New Guidelines for pronouncing death after cardiac deathI have written recently on the study of physicians who pronounce brain death.

Presumably the family member will interpret ‘dead’ in the common sense use of the word. Whatever other connotations might be involved in the word ‘dead’, some version of the biological concept, of cessation of functioning, clearly lies at the core of the common-sense concept.

On the biological concept, and hence on at least part of the commonsense concept, the brain dead patient is still biologically alive.

Therefore, the decision-maker does not have adequate understanding of the relevant facts; namely, the decision-maker is misinformed about whether the brain dead patient is biologically alive or not.

1) Physicians try to explain something that isn’t true.

2) The family member tries to understand a concept called brain death, but they may be thinking of the homonym word death and not understand that their loved one is STILL biologically alive.

3) When a doctor tells you your loved one is dead, you are NOT thinking of a legal, clinical determination but dead in the common sense, or the historical sense of the word dead.

4) This is one reason Organ Procurement agents are used the majority time because they learn scripts and dialogs and are rewarded when they meet their quotas.

Is Informed Consent Really Informed?

From a study done by Woien, S., M.Y. Rady, J.L. Verheijde, and J. McGregor, “Organ procurement organizations internet enrollment for organ donation: Abandoning informed consent,” BMC Medical Ethics 7 (2006): 14, they determined that out of the 60 OPO websites they looked at that there was NO reliable information on the organ donation process.

Our findings showed that the disclosure on OPO Web sites and in online consent forms lacked pertinent information required for informed enrollment for deceased organ donation … The Web sites predominantly provide positive reinforcement and promotional information rather than the transparent disclosure of the organ donation process.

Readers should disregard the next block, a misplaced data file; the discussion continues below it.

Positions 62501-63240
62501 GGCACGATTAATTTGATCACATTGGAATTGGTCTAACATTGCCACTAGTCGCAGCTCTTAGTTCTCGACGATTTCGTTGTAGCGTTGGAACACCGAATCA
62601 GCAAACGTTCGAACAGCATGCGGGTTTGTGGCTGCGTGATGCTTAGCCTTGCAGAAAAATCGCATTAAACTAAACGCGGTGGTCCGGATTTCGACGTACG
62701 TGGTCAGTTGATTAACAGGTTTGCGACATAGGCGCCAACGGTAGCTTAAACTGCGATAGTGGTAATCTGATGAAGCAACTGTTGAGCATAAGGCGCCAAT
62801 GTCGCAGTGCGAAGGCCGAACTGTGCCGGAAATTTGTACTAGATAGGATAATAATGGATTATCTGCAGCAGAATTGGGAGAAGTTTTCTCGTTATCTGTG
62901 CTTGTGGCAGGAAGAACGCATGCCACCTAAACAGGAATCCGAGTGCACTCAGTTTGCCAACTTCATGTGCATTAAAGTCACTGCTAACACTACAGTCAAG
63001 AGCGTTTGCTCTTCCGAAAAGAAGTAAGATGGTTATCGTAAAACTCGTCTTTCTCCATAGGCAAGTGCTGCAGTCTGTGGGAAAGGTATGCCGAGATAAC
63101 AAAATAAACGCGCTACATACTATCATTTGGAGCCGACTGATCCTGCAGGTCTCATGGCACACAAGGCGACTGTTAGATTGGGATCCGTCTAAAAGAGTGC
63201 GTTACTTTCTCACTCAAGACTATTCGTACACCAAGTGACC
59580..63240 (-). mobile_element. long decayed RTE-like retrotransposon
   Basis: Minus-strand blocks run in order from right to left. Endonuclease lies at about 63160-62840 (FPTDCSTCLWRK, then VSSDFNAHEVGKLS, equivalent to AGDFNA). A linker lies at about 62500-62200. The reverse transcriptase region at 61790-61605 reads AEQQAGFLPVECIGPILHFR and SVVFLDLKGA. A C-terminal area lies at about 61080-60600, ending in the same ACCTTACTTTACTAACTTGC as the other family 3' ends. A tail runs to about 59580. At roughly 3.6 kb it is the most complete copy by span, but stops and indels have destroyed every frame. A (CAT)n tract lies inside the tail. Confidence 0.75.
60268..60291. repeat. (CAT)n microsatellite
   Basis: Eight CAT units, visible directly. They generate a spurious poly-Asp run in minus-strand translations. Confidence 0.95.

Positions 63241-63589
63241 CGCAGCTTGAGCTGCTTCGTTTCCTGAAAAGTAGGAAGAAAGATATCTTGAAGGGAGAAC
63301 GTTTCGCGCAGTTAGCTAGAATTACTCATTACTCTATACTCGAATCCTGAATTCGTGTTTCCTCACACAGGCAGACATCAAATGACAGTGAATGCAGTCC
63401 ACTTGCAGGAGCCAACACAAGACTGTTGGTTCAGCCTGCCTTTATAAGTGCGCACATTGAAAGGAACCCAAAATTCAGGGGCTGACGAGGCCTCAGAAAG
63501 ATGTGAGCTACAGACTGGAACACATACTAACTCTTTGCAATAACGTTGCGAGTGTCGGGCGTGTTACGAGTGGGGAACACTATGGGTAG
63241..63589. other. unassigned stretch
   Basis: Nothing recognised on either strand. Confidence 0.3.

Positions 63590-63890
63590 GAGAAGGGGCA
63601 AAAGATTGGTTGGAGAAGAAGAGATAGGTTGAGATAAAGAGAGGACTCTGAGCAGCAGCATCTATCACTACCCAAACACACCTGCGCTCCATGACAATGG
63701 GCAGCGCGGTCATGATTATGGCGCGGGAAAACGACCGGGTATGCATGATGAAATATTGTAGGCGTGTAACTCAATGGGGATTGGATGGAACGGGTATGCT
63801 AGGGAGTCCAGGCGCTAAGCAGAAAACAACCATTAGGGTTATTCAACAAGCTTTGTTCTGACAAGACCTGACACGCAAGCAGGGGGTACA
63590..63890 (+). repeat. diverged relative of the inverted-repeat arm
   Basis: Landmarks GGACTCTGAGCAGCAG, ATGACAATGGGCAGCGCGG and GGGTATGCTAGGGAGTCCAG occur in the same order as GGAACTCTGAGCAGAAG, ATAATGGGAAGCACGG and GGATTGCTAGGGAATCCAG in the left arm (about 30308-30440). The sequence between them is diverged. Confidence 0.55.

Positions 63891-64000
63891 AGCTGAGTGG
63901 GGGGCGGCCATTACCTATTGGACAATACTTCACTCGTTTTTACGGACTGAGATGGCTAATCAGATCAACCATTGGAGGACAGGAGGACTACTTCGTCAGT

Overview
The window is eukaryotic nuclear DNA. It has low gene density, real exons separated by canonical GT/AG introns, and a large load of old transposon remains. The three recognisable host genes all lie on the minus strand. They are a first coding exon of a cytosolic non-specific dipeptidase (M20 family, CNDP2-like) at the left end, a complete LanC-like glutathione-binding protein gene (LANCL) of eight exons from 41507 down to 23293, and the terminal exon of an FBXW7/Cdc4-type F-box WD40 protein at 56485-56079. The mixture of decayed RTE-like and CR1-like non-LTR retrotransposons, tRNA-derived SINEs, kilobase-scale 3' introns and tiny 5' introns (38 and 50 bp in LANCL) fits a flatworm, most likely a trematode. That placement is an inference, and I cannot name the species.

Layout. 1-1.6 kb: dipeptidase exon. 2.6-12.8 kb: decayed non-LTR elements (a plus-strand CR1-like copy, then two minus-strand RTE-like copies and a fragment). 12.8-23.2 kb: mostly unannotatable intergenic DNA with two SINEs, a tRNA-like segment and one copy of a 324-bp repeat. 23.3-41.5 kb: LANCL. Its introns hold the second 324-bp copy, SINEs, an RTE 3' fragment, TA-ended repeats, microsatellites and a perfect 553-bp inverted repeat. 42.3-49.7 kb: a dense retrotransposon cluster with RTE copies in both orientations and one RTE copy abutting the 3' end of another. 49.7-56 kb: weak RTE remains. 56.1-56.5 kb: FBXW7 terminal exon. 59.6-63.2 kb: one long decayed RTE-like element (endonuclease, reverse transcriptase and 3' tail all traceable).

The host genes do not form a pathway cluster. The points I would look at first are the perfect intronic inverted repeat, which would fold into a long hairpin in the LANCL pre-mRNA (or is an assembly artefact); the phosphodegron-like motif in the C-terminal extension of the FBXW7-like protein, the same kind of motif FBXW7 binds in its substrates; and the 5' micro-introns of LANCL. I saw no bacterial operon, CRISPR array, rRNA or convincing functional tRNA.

Print this card and carry it with youPeople need to be able to make informed consent BEFORE signing to be an organ donor. They need to be able to understand that brain death is NOT the biological death of the person.

Organ harvesting from the brain dead donor kills the donor.

  • That is the fact, and if people are informed and still want to donate that is their choice…as long as they understand that brain death is not biological death.
  • Killing an individual to get their organs without informed consent is a moral violation both to the donor and their families who have to make that decision.
  • The public has been lied to, not informed and intentionally deceived by the medical community.
  • Biological science is what it is, whether we like it or not.

My friend Dr. Paul Byrne and W.F Weaver in their study “Brain death in not death said,

“Brain death” was not propagated via a medical scientific method. A committee of  experts was convened to deal with issues that could affect disposition and/or utilization of these patients. The first words of the “Report of the Ad Hoc Committee of the Harvard Medical School to Examine the Definition of Brain Death” … are as follows: “Our primary purpose is to define irreversible coma as a new criterion for death.”…